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I know I’m fit if the ascent and descent take the same time. How about you?


G3CWI (currently unfit…)

In reply to G3CWI:
With that criteria I’ll never be fit :frowning:

Roger G4OWG

In reply to G3CWI:

Interesting… but there has to be some limits to how long it takes to get up. Otherwise just going very slow up and down will give the same times and that may give misleading measurements of fitness!

I’m not fit as I can get down quicker than I get up but the difference is often not very much. Though I sometimes think I dawdle and simply bimble along on the way down because I can. And sometimes my nearly-50 knees suggest slower is better.


In reply to G3CWI:

Personally I can’t agree with that Richard. I say to anyone going along with me, “I’ll see plenty of your back on the way up, you’ll see plenty of mine on the way down”. It doesn’t mean that I’m not fit, just that my style of ascending and descending are wildly different. I also have preferences on the type of ascent, being much happier on the long even gradients such as Carnedd Wen GW/MW-012 and the sharp steep ascents such as Tryfan GW/NW-006. The problem is that most gradients are somewhere in between!

The only summits I’ve ever managed what you suggest are ones like Ruardean G/WB-021, Crowborough G/SE-007 and Great Orme GW/NW-070. Hmmm, I wonder why…

73, Gerald

In reply to G3CWI:

Well, being a whippersnapper of 15 years, I find that going uphill incredibly quickly can be fun, with a slow, teenage mope-style descent. If the hill is only small (1 or 2 points) I sometimes enjoy running down at full pelt, whatever the terrain may be! Although I do ache a bit afterwards…


M6AIM - by this time tomorrow I shall known as MM6AIM! (I hope)

In reply to G3CWI:

Hi Richard

As I have increased in fitness over the last 18 months (or rather decreased in weight - by about 5 stones) although my ascents have speeded up, my descents have increased in speed much more, so I’m not convinced of the universality of your assertion!

The one certain thing is the enormous benefit I have realised from my participation in SOTA. When I first started, Walton Hill was a major challenge. Now I can look forward with eager anticipation to a day out taking in a couple of major summits. They should supply it on the National Health :wink:

73 de Paul G4MD

In reply to G4MD:

5 stones??? I am very impressed Paul. I’d like to lose at least that much myself, what would you recommend? How did you do it?

I too can feel the health benefits that participation in SOTA brings, but so far all it seems to have done for me is make my legs a bit firmer. HI!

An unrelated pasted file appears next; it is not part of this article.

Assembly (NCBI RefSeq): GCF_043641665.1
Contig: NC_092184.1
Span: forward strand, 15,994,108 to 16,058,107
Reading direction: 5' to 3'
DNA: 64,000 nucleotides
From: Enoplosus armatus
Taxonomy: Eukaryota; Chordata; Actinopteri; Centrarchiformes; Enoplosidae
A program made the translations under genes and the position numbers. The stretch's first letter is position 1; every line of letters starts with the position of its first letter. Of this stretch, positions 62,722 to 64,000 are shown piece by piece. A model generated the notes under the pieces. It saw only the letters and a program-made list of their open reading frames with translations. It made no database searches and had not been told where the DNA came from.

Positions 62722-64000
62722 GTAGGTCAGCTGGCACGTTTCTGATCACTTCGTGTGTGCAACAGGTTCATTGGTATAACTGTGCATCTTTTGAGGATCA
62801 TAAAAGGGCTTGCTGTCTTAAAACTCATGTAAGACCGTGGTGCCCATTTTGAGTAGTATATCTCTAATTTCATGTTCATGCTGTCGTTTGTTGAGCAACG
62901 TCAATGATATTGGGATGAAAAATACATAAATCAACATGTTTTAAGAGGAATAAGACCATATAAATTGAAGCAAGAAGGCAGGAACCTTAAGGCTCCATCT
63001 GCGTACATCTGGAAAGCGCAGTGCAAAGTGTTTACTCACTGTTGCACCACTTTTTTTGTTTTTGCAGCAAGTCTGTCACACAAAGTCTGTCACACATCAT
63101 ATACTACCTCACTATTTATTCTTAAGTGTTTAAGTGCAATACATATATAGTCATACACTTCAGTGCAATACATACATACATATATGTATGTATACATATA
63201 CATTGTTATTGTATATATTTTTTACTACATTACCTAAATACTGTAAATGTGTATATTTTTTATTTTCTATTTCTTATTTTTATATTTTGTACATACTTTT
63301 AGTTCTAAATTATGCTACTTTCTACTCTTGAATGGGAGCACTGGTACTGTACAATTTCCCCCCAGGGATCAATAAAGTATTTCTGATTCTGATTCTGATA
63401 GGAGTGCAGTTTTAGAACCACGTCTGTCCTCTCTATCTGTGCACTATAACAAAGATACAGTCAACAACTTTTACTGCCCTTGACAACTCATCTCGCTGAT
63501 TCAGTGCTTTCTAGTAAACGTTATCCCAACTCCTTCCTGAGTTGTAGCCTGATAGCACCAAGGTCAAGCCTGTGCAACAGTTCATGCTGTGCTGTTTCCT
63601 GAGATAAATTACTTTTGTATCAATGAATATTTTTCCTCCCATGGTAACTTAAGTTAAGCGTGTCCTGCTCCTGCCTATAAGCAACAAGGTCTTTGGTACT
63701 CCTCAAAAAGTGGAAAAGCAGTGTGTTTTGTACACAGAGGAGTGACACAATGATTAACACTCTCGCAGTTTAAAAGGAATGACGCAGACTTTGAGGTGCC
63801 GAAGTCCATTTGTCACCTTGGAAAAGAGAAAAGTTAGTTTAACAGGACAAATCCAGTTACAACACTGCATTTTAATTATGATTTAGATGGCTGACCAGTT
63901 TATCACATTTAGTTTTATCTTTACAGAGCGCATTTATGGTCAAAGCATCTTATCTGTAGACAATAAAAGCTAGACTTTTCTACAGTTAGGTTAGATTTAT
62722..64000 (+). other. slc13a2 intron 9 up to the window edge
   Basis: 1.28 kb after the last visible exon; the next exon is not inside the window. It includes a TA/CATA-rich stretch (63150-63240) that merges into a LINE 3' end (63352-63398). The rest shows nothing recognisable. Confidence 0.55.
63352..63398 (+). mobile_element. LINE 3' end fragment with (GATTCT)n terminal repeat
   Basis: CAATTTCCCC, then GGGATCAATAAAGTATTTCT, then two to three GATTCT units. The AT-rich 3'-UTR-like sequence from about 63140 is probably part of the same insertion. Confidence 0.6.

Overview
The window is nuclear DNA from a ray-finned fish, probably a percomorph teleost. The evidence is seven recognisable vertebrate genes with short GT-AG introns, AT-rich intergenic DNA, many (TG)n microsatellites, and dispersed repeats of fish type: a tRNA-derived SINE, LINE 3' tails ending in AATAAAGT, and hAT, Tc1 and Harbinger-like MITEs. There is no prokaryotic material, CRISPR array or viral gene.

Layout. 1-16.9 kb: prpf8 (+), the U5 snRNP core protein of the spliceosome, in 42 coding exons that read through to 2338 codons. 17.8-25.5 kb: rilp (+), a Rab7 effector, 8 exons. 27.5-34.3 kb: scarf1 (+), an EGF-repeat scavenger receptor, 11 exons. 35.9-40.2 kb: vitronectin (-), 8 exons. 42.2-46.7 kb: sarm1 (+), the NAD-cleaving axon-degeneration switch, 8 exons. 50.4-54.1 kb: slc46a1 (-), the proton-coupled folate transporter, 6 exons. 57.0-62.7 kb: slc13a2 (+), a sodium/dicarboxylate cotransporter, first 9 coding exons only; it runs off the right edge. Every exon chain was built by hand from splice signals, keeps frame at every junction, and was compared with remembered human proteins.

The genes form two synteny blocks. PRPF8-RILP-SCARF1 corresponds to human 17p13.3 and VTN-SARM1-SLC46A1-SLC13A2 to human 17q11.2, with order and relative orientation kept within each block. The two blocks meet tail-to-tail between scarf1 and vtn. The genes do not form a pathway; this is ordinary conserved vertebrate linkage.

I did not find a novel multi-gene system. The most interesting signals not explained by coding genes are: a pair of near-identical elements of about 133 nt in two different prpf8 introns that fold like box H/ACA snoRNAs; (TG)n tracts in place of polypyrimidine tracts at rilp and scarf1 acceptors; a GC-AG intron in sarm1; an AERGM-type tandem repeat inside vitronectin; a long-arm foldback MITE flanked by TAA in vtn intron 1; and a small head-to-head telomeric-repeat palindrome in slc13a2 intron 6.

Maybe I don’t do it often enough?


Mark G0VOF (Definitely unfit)

In reply to G0VOF:

5 stones??? How did you do it?

Hi Mark

Quite simple really, but not easy :wink: Basically down to obsessive counting of calories. Losing weight is much like “miracle” antennas - hype, misinformation and misunderstanding abound but as with RF currents, and quoting perhaps the most famous engineer of all time, “ye cannae change the laws of physics” - it’s all to do with balancing energy in and energy out. Add to that a big dose of motivation (that’s where SOTA came in for me!) and you’ve got it cracked.

If you’re seriously interested in losing weight, drop me a PM and I can give you a lot more detail of how I went about it - it’s probably a bit OT for the reflector!

73 de Paul G4MD

My descents are slower on bigger hills. That’s because I am tired later in the day, plus my 18 stones combined with an uneasiness with heights means that any steeper sections in the descent tend to be taken very over-cautiously.

My descents of SP-015 are very fast. That’s because I know every step off by heart, but moreover because I am chasing a very tight deadline to get to work on time!


In reply to M1EYP:

my 18 stones …

My descents of SP-015 are very fast. That’s because I know every step
off by heart …

Ah … so I suspect, then, that I am not the only person who can’t walk through the “stile” on the path up to SP-015 and has to resort to crawling underneath it!

LOL! :slight_smile:

Walt (G3NYY)

It is tight, but I can do it Walt. Fortunately, despite the 18 stone payload, I am also 6 ft 3 in tall, and so simply by standing up straight, I can get most of the “bulk” above that squeeze stile, and only my legs need to get through it!

In reply to M1EYP:

Ah, you have the height advantage. I’m only 5ft 9in, but just a stone lighter than you!

I need to take slimming lessons from Paul!


Walt (G3NYY)

In reply to G3NYY:
I lost 2 stone and my XYL lost 5 stone, I was always the big eater but now my XYL eats more than me and continues to loose weight. Its not how much you eat its what you eat that matters. Sean M0GIA

In reply to M0GIA:

Its not how much you eat its what you eat that matters.

So a flask of Broccoli, Stilton and Bacon soup, followed by an Indian curry on the way home is perhaps not the recipe for success?


Walt (G3NYY)

In reply to thread:

When I was a little younger my decents were very much faster than the ascents because like many other climbers I adopted a sort of crab-wise galumphing action, bouncing down very rapidly. I wouldn’t do it now, I don’t trust my ankles the way I did!


Brian G8ADD

In reply to G8ADD:
I walked up Hadley Mountain (W2/GA-175) yesterday in an hour and came back down in a 1/2 hour.
I am paying for it today… my legs are sore, but I did not want to let the younger couple with their 2 children beat me up ! lol
Maybe, I should have listened to my rubber legs. It did not help that the pine pollen was blowing off the trees looking like yellow smoke and the humidity was reasonably high … my excuse and I’m sticking to it :slight_smile:

Andrew K1YMI